Vemos Ayn - Anyo 1
Lesson One - Greetings








Anso / Dialogue

Malio:
Anya! Wi namo malio1. Ti namo ko2?

Cono:
Anya malio, wi namo cono. To ku?

Malio:
Kalu, milo. Ce ye to3?

Cono:
Wo ye kalu4, milo. To ve ki oyo?

Malio:
Wo ve tolonto ine kanadao. Ye to ve ki oyo?


Cono:
Wo leisa ine nuyoko, mice wo laywenu ve kalifonyo.


Malio:
To ka?

Cono:
Wo kon-omo5. Wo kona lago.
Maria:
Hello! My name is Maria. What is your name?

John:
Hello Maria, my name is John. How are you?

Maria:
Good, thanks. And you?

John:
I am also good, thanks. Where are you from?

Maria:
I am from Toronto in Canada. And where are you from?

John:
I live in New York, but I am originally from California.


Maria:
What do you do?

John:
I am a student. I study law.

Viomb-isalos mwe ang-cengo /
Footnotes with Grammar

1. The verb “to be” does not exist in Angos. But because of the strict Subject-Verb-Object word order, the meaning of “to be” can be understood.

Wo kali – I [am] good
Wi namo cono – My name [is] John

2. Question words in Angos are placed where their answers would be in the sentence.

Ti namo ko? – What is your name?
-Wi namo cono. – My name is John

3. The question particle “ce” always goes at the beginning of the clause, and will always require a affirmative or negative answer.

Ce to kali? – Are you good?

4. The particle “ye” may mean either “and” or “also”, depending on its position in the sentence.

Wo kali ye to kali – I am good and you are good
Wo ye kali – I am also good

5. Compound words can be easily recognized by the hyphen (-) that occurs between the roots. In a compound word, the first root modifies the second root.
kon-omo = student, a person who studies
Literally: kon (study) + omo (person)



In Angos, words are classified in to three main groups: numbers, particles, and roots.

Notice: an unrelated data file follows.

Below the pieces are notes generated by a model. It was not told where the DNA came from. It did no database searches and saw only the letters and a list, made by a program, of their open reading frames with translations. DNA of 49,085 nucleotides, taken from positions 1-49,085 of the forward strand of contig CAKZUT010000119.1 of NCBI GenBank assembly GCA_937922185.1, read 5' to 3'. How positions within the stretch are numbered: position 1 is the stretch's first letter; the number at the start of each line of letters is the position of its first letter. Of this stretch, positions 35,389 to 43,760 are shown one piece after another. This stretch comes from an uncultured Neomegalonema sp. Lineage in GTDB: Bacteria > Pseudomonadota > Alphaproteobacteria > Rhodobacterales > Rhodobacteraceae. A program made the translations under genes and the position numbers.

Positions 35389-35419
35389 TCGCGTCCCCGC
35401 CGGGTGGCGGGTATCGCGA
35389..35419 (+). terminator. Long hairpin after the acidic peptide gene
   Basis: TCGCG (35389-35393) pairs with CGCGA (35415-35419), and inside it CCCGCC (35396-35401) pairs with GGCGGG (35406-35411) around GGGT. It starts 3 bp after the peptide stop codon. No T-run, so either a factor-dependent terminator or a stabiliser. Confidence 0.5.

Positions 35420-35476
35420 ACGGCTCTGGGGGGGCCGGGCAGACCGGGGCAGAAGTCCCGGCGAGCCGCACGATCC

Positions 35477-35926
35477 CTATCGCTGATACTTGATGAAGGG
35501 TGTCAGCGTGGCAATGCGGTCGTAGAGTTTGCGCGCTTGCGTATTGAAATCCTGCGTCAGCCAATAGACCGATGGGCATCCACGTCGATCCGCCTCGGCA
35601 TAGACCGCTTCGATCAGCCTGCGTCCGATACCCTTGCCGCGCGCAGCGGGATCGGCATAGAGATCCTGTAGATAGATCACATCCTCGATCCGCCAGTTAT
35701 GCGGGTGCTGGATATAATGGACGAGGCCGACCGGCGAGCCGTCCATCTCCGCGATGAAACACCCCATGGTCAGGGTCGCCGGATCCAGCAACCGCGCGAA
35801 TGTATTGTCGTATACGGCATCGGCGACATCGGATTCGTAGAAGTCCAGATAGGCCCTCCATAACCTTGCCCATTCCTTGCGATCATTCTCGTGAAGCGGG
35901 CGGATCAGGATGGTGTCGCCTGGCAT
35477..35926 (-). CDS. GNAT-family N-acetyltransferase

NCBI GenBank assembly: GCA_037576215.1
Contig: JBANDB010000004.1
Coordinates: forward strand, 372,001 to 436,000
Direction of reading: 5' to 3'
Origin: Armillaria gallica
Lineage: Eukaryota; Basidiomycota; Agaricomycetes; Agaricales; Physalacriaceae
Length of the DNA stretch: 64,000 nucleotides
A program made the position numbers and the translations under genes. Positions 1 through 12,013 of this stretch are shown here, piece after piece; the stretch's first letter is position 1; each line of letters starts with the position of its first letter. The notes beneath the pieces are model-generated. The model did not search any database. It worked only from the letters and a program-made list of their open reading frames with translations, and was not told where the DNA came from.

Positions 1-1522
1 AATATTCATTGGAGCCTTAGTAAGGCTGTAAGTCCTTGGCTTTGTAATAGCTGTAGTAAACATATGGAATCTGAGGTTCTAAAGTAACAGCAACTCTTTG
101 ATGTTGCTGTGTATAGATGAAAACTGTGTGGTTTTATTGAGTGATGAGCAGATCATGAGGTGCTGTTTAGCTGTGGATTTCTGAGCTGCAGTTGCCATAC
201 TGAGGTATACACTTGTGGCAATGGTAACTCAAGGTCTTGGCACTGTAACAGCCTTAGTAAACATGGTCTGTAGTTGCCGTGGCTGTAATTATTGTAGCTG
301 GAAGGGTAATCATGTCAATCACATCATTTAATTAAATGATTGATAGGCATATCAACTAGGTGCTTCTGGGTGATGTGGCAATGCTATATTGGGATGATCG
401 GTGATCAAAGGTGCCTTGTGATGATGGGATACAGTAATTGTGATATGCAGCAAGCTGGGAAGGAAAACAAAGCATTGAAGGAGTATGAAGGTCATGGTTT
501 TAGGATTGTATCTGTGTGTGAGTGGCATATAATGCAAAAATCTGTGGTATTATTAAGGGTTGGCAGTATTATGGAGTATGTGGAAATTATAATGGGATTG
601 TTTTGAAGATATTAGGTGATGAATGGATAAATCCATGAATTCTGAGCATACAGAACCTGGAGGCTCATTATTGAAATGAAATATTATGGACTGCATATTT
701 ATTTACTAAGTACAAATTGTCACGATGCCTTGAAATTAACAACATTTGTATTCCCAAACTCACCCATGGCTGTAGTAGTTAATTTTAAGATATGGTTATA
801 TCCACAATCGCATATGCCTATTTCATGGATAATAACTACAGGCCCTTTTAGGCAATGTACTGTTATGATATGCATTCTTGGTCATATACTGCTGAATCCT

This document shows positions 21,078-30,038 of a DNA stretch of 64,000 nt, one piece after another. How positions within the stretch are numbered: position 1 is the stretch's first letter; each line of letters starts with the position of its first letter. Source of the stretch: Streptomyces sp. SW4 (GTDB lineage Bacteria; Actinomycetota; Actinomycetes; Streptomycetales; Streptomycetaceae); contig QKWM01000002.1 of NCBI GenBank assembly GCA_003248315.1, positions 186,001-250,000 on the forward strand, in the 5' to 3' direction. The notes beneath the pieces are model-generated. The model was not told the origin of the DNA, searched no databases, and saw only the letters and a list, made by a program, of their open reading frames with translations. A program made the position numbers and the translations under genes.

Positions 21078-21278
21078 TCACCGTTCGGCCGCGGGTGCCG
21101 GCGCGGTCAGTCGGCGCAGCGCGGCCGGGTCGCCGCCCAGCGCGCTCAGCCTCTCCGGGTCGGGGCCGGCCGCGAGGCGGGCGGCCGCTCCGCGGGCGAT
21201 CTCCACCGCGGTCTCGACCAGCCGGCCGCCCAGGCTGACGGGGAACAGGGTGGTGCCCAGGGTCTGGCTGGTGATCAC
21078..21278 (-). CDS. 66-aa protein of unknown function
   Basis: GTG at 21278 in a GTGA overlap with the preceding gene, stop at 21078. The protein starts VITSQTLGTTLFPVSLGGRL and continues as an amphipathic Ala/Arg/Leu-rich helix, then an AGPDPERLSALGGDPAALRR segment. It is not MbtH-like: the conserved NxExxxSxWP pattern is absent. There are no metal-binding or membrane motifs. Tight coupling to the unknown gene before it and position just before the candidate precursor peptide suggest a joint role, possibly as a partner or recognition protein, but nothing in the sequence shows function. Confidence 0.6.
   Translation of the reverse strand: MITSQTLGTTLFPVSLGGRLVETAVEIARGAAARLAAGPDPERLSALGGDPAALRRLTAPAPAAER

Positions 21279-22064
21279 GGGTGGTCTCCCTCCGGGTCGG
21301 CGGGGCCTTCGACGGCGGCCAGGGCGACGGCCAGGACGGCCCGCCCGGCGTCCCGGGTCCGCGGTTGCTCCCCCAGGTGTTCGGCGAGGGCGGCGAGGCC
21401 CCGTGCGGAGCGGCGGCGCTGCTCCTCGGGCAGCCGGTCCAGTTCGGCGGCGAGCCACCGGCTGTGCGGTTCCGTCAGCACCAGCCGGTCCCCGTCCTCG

• Numbers are the simple caridnal set (1,2,3...) and end in n.
  • Particles end in e and include conjunctions, prepositions, and interjections.
  • Roots have no set ending. Nouns, verbs, adjectives, and adverbs are all derived from roots using vowel classifiers:
Nouns end in o
Verbs end in a
Adjectives end in i
Adverbs end in u

A grammatical feature unique to Angos is the distinction between natural and man-made aspects. A man-made quality is denoted by adding an s to the end of a noun, verb, adjective, or adverb.

ango – natural language (Spanish, English)
angos – man-made language (Angos, Sindarin)


Otali Kalimo / New Words

To practice endings, write down each word’s part of speech.

anya : hello, goodbye
ce : question marker
ine : in, inside
ka : to do what action?
kalu : good, well
ki : which
kona : study
kon-omo : student
ku : how
lago : law, rule
laywenu : originally
leisa : to live (in a place)
mice : but, although
namo : name
omo : person
oyo : place
ti : your
to : you
ve : from, of
wi : my
wo : I
ye : and, also


Omo and oyo

These words are used very often in compounds to denote a person (omo) who does something, or a place (oyo) where you can find something.

kon-omo (study + person) student
kon-oyos (study + place) school
lag-omo (law + person) lawyer
lag-oyos (law+place) courthouse



Cinpo-ceos / Exercises

Aksala ideos kye cimuno tongwe cimun-kalimo lae te bokaa.
Rewrite the statement as a question using the given question word.

Bokaos / Example: Malio ve tolonto. (ki)
Malio ve ki oyo?

1. Cono kona lago. (ko)



2. Ti namo malio. (ce)



3. To kona. (ka)



4. Cono ye malio kalu (ku)



5. To ye kon-omo (ce)



6. Wo ine nuyoko (ki)